guest columnist:
my ex-point guard

Before I abandoned the idea of guest columnists, unbeknownst to me, d'Andre (1 | 2) had already written his "ex–point guard" piece. As his making verbs agree with subjects is equivalent to the rest of us relocating an entire mountain range—not the Himalayas, maybe, but certainly the Andes—he's rather insistent that I publish this. I yield to the eldest. But I'm gonna bury this fiction on Thanksgiving day, when I have two readers. Him and his wife.

• • •

I met Egger's fat ass this last June. The rest of him, I met in the early 90's. I remember the day clearly. It's not often I make the sort of mistake in judgement about someone that I made that day. (Background: We all lived on Cleveland Ave in Columbus. It wasn't the blackest neighborhood I've ever lived in...but only because of Egger being there. You know how light can't escape a black hole's gravity? He's got the opposite effect. He's a white hole. You can feel him sucking the blackness straight out of you. Soon I was enunciating "mu-THIR-fu-KIR" like I was at the Queen's tea. It's a good thing he left when he did, before we were all country line-dancing.) We were all gathered on the neighborhood basketball court, maybe 12 of us. The court was small so we usually played four on four. We shot free throws to see who picked teams. This cube-shaped, appliance-looking white guy I'd never seen before makes his first three free throws. He had perfect form...nearly motionless. Little did I know that described his WHOLE game. I ended up being one of the two guys to pick teams. With my last pick, I committed my great mistake in judgement.

"And the white guy to shoot jump shots."

You have never seen a white guy less able to make open jump shots. Never. Remember Will Perdue? Lights out by comparison. And was Egger ever sloooooow. God almighty, was he slow. You know how TV announcers say that some plodding white dude has "a quick first step?" I used to tell Egger that he's got "the quickest 12th step out here. But that's because it only takes the rest of us 9 steps." To Egger's credit, he knew he stunk, and he passed the ball like it was radioactive. Between that and his proclivities toward violence, he was someone you wanted on your team and not the other. Yes...I said violence. This guy sets picks the way tire spikes stop cars. His picks don't merely disrupt the flow of the game. They disrupt continence. You're covering your man, and you hear someone start to call out "pi-" and then you see white spots, black out, and wake up in a puddle on the ground. Worse, he set illegal moving picks, too. You'd be backpedaling on defense, minding your own business, and then WHAM! Puddle. This was his genius. His great equalizer. He had players of superior skill with their heads on swivels, frantically looking for him instead of following the ball. He'd tell you it was out of respect. I tell you it was out of self preservation.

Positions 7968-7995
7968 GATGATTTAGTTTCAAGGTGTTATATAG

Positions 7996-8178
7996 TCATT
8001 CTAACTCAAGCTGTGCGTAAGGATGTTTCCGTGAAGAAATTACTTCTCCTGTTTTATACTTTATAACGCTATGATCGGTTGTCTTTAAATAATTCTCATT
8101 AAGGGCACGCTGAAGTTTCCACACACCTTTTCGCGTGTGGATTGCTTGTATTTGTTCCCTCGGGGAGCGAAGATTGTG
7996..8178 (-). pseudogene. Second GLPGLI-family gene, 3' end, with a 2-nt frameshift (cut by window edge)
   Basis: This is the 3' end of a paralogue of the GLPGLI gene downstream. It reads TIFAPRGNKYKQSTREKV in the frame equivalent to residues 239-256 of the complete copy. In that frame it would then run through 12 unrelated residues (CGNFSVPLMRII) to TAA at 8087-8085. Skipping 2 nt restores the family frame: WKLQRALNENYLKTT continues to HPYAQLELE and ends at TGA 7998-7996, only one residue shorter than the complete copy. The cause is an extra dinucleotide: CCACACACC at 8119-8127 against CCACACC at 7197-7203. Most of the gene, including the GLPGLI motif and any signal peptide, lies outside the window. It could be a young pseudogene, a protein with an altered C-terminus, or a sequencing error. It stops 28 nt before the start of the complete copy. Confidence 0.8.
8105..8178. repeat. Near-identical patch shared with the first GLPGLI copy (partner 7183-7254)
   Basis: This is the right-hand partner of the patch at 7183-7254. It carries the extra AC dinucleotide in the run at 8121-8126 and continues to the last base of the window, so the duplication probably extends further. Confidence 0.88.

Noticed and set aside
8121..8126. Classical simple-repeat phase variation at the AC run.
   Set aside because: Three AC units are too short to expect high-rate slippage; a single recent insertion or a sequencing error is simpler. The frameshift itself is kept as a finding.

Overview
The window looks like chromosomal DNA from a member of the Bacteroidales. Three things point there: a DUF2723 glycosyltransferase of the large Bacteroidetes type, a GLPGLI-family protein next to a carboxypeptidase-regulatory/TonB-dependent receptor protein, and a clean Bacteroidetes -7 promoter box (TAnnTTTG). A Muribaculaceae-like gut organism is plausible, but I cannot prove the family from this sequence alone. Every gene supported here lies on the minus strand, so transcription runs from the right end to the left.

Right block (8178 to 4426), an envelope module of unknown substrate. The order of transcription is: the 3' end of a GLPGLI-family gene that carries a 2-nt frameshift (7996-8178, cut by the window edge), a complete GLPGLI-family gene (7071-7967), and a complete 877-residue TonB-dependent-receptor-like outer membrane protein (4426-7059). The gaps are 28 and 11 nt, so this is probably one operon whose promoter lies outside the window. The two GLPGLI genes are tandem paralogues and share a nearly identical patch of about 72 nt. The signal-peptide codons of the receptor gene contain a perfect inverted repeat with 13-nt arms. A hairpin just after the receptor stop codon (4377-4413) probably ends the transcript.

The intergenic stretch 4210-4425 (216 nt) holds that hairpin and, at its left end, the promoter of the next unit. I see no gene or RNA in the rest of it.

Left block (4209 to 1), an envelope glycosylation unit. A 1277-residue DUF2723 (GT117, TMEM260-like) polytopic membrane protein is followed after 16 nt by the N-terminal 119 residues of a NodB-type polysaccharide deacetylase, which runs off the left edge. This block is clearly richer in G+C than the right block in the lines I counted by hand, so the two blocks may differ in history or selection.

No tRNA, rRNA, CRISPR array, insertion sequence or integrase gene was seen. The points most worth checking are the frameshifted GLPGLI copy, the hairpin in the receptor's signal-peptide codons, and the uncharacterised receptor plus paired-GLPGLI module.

When I visited Egger this last summer, he spun a tale about the greatest pass he ever threw. I remember it well because it was to me. He was at the top of the key with his back to the basket, and I cut baseline behind him. He threw a no-look bounce pass behind his back. Then he turned around and saw me reverse-jamming it in. This is all true. What does Egger leave out? He sprayed it. The pass missed me by a mile and bounced off another player's leg. It was pure, blind-ass luck that it came anywhere near me at all. Too bad he didn't call "bank." He's right about one thing though. This was definitely his career highlight.

football weekend x:
hail to the victors, indeed

An IM exchange yesterday with Carla, whose beau is a Michigan alum.

john says:
So. How was your weekend? Did you have a good turnout at your party?

c says:
it was actually lovely. the party was great fun.

c says:
i already know how your weekend was.

john says:
Yes yes, mine was delightful, but I'm attempting to show a modicum of class.

c says:

No. That was just hysteria from sleep deprivation talking, boss.

michigan ohio state scoreboard.jpg

My notes from the road follow.

Day 1: Friday
Bubba and I take in the Illinois prep football semi-finals, where we see Morris easily handle Crystal Lake South before moving on to the championship this Saturday, which I'll watch via the Internet. Morris running back/safety/linebacker/returner/kicker John Dergo is the stud to watch. He has 2200 yards rushing and 41 touchdowns this year. So far.

Malnutrition notes: We drank Maker's and Captain Morgan's out of the trunk of the rental car. I smoked a cigar and ate a "meat sandwich" of indeterminate content.

Exhaustion notes: Having awakened at 4:30am in Seattle and flown to Chicago, we drove from Crystal Lake to Ann Arbor after the game. We got three hours' sleep Friday night.

Day 2: Saturday